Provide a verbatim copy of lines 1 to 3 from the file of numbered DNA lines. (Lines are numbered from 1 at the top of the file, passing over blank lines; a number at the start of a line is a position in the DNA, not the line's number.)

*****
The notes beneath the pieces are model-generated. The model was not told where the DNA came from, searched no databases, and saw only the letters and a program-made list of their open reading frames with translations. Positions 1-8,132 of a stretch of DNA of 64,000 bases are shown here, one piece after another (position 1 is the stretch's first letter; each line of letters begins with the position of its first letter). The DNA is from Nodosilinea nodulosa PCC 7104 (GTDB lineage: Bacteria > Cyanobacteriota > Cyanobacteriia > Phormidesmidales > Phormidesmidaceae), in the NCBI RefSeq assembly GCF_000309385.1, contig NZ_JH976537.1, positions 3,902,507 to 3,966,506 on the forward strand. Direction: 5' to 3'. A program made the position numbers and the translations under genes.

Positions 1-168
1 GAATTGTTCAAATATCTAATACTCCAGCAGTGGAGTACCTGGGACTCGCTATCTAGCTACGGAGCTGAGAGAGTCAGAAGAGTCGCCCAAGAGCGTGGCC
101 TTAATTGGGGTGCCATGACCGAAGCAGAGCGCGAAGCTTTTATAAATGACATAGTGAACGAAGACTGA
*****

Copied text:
The notes beneath the pieces are model-generated. The model was not told where the DNA came from, searched no databases, and saw only the letters and a program-made list of their open reading frames with translations. Positions 1-8,132 of a stretch of DNA of 64,000 bases are shown here, one piece after another (position 1 is the stretch's first letter; each line of letters begins with the position of its first letter). The DNA is from Nodosilinea nodulosa PCC 7104 (GTDB lineage: Bacteria > Cyanobacteriota > Cyanobacteriia > Phormidesmidales > Phormidesmidaceae), in the NCBI RefSeq assembly GCF_000309385.1, contig NZ_JH976537.1, positions 3,902,507 to 3,966,506 on the forward strand. Direction: 5' to 3'. A program made the position numbers and the translations under genes.

Positions 1-168
1 GAATTGTTCAAATATCTAATACTCCAGCAGTGGAGTACCTGGGACTCGCTATCTAGCTACGGAGCTGAGAGAGTCAGAAGAGTCGCCCAAGAGCGTGGCC